Samsung Galaxy S5: our best tips and tricks

09 July 2014

With each new Galaxy phone or tablet, Samsung adds a selection of new features and settings to the existing set found in previous devices. The result is a growing list of (mostly) hidden tweaks and advanced options which are often left out of the user manual.

Below are some of our favourite settings and modes tucked away in the Settings menu. If you have others that you find useful, please let us know about them in the comments.

Quick Dial or Message

Do you get the feeling there are a few too many keystrokes between the Home Screen and the apps you use for Contacts, Phone Calls and Messages? Samsung has included a handy shortcut in its Galaxy phones for several years which seriously speeds things up.

Wherever you see a list of contacts or a log of calls and messages, you can swipe Right on the name (or number) to Call the contact, or swipe Left to send the contact an SMS message.

  • Swipe Right for a call
  • Swipe Left for an SMS message

Tap and Hold your Toggles

When you draw down the Notifications Panel on the Galaxy S5 you’ll see a row of Settings Toggles at the top of the screen. This row is scrollable and there is a button above it to reveal a full page of different settings and modes you can toggle on and off (pictured above).

What you might not know is that if you Tap and Hold a setting toggle you are taken to the settings menu for that option. Press and Hold on Wi-Fi to go to Wi-Fi settings, or Bluetooth for the Bluetooth Settings, and so on.

Long-press the handset buttons

A long-press command is used across the Android system as a general ‘more options’ shortcut. For example, you long-press on an empty space on your Home Screen to change the wallpaper. What you might not know is that Samsung uses the same command with the physical and capacitive keys below the screen.

  • Home Button single press > Home
  • Home Button press and hold > launch Google Now
  • Home Button tap twice (quickly) > launch Samsung’s S Voice
  • Multitasking Button single press > Open multitasking menu
  • Multitasking Button press and hold > Acts as a settings button.
  • Back Button single press > Go back a screen
  • Back Button Hold > Turn on Multi-Window Mode (if this mode is activated in Settings)

One-handed keyboard

One major complaint about newer phones tends to be around their size, with many arguing that bigger phones are harder to use with a single-hand. Samsung counters this with a One-Handed Mode (activated in the Settings) and by having a one-handed keyboard style.

  • Open the keyboard by going into an app that requires it (Messages or Browser, for example)
  • Press and hold on the Settings button (the little cog beside the Space-bar) and then select the one-handed keyboard option (it looks like a keyboard laying on top of rectangle).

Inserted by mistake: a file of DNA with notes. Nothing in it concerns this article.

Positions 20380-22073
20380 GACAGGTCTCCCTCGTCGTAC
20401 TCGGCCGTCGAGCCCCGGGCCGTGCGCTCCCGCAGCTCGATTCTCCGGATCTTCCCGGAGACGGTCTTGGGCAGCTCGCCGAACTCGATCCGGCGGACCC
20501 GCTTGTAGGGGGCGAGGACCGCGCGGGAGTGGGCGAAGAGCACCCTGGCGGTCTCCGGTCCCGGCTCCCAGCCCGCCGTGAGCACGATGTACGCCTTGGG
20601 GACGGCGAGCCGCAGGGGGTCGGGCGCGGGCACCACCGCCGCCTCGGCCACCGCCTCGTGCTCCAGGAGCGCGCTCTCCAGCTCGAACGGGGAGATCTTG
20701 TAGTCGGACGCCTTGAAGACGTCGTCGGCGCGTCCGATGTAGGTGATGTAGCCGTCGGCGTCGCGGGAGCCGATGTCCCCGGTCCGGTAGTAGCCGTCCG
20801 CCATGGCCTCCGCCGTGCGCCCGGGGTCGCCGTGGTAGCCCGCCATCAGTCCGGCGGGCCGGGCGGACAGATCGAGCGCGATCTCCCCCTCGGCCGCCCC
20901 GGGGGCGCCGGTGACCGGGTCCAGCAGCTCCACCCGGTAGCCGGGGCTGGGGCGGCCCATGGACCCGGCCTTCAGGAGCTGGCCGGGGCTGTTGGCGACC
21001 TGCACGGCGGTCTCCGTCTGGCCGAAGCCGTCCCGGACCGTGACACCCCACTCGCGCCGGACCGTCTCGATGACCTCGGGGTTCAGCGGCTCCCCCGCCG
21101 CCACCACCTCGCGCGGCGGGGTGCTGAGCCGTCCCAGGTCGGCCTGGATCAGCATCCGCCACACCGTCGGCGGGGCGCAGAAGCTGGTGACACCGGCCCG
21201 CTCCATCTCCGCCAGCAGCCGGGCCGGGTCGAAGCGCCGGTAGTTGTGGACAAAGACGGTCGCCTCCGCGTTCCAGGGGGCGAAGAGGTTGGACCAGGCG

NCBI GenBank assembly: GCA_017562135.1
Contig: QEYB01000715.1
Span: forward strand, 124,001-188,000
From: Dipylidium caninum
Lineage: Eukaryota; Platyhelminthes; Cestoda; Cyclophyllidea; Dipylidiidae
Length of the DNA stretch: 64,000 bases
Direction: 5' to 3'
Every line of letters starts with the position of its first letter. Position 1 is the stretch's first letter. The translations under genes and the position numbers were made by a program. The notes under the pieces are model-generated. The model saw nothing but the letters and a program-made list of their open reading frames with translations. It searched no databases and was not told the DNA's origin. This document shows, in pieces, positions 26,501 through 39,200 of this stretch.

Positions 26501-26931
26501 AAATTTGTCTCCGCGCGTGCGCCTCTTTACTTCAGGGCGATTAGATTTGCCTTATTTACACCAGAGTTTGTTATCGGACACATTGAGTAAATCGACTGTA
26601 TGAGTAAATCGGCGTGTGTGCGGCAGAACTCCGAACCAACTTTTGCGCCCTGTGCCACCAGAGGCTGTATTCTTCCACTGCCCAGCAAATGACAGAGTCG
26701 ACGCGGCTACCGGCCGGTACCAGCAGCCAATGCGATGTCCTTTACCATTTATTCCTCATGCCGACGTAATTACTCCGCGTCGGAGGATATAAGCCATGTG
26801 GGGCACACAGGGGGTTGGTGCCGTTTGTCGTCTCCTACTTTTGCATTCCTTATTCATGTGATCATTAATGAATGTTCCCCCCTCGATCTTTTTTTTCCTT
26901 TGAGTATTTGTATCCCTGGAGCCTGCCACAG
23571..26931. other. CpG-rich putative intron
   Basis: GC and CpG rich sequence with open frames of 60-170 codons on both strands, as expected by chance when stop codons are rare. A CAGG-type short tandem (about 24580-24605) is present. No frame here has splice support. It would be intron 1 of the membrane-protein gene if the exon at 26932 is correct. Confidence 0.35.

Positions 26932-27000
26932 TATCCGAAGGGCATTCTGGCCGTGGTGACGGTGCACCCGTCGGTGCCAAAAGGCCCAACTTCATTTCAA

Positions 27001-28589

• Once activated, you can re-position the keyboard anywhere on the screen. Press on the keyboard button again to go back to full-screen width.

Motion and Gestures

Some of Samsung’s gesture controls make loftier usability promises than they can deliver on. Smart Stay, which watches your eyes and pauses content when you look away, is a great example. But you shouldn’t write-off all of the option under the Motion and Gestures setting menu. Here are the ones we leave switched on:

  • Smart Alert > makes your phone vibrate when you pick it up if you have missed calls or messages to view.
  • Direct Call > answers incoming calls when the phone is picked up
  • Mute/Pause > silence the ringer when you cover the screen with your hand or when you turn the phone over on a flat surface (separate options)
  • Palm swipe to capture > perhaps this is just a great gesture for phone reviewers, but we love being able to take a screenshot by swipe our palms across the screen

Flashing the Flash for notifications

Accessibility options are usually reserved for people living with disabilities, but there are a few very handy options under this heading for every user of the Galaxy S5.

  • Go to Settings > Accessibility > Hearing and turn on ‘Flash notification’. The camera flash will light up when you receive a call, get a message or when the alarm goes off.


Do you find that there are a number of apps that you use all the time that would be best if they could follow you around? Samsung’s Toolbox option solves this problem perfectly. Basically, Toolbox is a box of up to 5 app shortcuts, which are hidden behind a small circle icon which hovers on top of all apps. Whenever you need one of the apps, you tap on the circle and then select a shortcut.

To activate Toolbox (which is turned off by default):

  • Go to Quick Settings ( the page of toggles in the Notification Panel) and press and hold on Toolbox
  • Turn it on first to activate the Edit button
  • Select your five apps

Once back at the Home Screen you’ll see the Toolbox icon. If it is in the way, press and hold on the icon and then move it around the screen.



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